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Pensions... why millennials 'unfollow'

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Having just started work as a 21 year old, fresh out of university, I am approaching the topic of pensions from a different perspective than most of the usual commentators. 

I have never been formally taught about pensions although I suppose I have picked up a general knowledge that it is ‘something I need for when I am old’. However, for someone of my age it is a very difficult subject to perceive or view as important. 

Being part of Punter Southall Aspire has awakened my interest in pensions and made me realise that, currently, people of my age cannot easily engage with our outdated pension system. Therefore, I have decided on some important changes that could make pensions more appealing to my generation. 

Integration of Technology – For my generation pensions need to be accessible through an online portal, like online banking. Everything is done online now and to get people of my age to engage with their pensions it must be done via the internet and apps. A pension dashboard where you can map the future of your pension would really help us to set goals.

The word ‘Pension’ itself – Pension is a boring word which arouses little if not any connection with actually saving for the future. It is one of those words that my generation look on with dread like “mortgage” and “interest”. 

There is a definite opportunity for pensions to be rebranded into something that sounds relevant and more appealing.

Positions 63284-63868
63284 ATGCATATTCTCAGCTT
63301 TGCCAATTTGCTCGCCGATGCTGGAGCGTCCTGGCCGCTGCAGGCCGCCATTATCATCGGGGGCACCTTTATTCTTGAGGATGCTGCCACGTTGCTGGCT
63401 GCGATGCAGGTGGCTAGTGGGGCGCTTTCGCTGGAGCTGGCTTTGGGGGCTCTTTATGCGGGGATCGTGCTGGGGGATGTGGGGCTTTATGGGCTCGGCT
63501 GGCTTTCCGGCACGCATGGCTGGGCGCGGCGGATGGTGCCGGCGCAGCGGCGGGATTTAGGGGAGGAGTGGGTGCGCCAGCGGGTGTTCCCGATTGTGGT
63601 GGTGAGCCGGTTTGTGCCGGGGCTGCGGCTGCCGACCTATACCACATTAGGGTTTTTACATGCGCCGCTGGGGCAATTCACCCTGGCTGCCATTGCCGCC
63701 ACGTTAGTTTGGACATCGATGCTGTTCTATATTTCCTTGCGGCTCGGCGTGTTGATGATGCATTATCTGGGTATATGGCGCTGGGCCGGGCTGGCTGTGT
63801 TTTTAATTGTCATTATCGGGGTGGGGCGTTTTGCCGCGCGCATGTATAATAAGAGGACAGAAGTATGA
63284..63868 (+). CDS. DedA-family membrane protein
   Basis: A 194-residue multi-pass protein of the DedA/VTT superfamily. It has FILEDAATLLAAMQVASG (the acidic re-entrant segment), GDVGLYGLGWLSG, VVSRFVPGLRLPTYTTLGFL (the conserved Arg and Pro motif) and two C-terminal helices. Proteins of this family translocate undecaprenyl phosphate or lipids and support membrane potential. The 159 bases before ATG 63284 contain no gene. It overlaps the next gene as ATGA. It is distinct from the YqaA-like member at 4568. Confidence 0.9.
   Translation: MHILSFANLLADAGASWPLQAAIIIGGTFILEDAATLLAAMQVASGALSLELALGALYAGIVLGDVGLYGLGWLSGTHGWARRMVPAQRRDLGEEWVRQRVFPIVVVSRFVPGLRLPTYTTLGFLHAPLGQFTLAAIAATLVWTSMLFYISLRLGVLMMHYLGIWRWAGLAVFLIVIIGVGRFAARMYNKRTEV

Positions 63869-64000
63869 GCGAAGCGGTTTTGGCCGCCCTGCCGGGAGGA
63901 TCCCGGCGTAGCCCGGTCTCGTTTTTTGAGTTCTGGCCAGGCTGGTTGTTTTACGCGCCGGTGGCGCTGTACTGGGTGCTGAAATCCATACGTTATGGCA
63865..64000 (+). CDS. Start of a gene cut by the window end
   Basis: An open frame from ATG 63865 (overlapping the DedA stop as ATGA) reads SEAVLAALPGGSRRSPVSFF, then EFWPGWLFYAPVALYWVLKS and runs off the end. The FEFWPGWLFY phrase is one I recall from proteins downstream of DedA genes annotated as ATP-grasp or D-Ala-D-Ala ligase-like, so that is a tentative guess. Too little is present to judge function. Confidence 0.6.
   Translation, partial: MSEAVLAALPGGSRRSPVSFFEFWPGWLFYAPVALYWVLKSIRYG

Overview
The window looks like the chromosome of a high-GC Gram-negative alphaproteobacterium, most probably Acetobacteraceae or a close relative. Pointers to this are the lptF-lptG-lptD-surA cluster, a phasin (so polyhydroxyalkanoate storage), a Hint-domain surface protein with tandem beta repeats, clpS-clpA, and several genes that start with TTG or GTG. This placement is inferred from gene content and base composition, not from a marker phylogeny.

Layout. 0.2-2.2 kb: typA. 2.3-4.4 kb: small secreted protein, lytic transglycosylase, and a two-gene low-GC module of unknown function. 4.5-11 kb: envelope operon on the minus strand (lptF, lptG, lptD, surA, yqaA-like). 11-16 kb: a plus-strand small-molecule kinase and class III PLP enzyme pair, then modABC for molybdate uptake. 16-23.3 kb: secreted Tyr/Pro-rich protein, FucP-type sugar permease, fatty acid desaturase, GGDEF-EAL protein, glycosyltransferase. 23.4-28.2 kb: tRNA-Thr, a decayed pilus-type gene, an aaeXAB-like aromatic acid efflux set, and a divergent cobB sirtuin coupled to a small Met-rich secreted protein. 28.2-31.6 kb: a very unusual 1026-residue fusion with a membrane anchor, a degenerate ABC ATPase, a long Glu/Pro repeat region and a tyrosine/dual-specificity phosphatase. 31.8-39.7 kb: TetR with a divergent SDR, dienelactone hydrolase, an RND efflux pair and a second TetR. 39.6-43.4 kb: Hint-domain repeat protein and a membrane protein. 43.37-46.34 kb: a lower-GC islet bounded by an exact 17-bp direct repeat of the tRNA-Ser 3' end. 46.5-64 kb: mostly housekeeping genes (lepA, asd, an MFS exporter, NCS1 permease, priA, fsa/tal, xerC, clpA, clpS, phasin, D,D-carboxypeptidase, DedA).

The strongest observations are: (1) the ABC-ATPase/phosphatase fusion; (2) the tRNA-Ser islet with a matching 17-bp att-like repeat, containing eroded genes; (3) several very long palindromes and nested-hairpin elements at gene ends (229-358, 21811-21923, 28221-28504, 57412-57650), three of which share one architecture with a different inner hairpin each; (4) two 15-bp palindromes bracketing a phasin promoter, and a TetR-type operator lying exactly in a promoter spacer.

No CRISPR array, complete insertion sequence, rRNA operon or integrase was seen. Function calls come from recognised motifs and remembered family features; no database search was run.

Short term goals – this would really incentivise people of any age involved in saving. 

Being able to withdraw a small percentage of your pension tax free after a goal is achieved (perhaps saving over 3% for 5 years consistently?) would provide immediate motivation to start or increase saving. 

Long term mapping – Being able to see how much money there will be available at retirement age would help people visualise the end goal of my pension. Small changes to savings now will make a big change to the final pot you will receive. So it makes sense to be able to see what effect small changes will make. 

Simplifying decision making – it should be made easier to choose how much risk you want to take with your pension. The ability to allocate certain asset classes would really help engage people in the decision making and, making successful choices would motivate greater engagement. 

Auto-escalation – Automatically increasing the percentage contribution as your wage grows should be a completely normal process enabling people to save more without even thinking about it. 

Pension’s leaderboard – this could be a company specific pensions leaderboard that is relative to age and could map who is saving the most as a percentage of salary. This turns the saving process into a game and adds an edge of competitiveness into the process. 

Am I above or below average - Everyone wants to know if they are doing better or worse than their peers. A yearly report that maps your savings against the average could be an interesting addition; it could be done by age, gender, industry etc. This also adds the notion of competition again.

Written by Jack Mason


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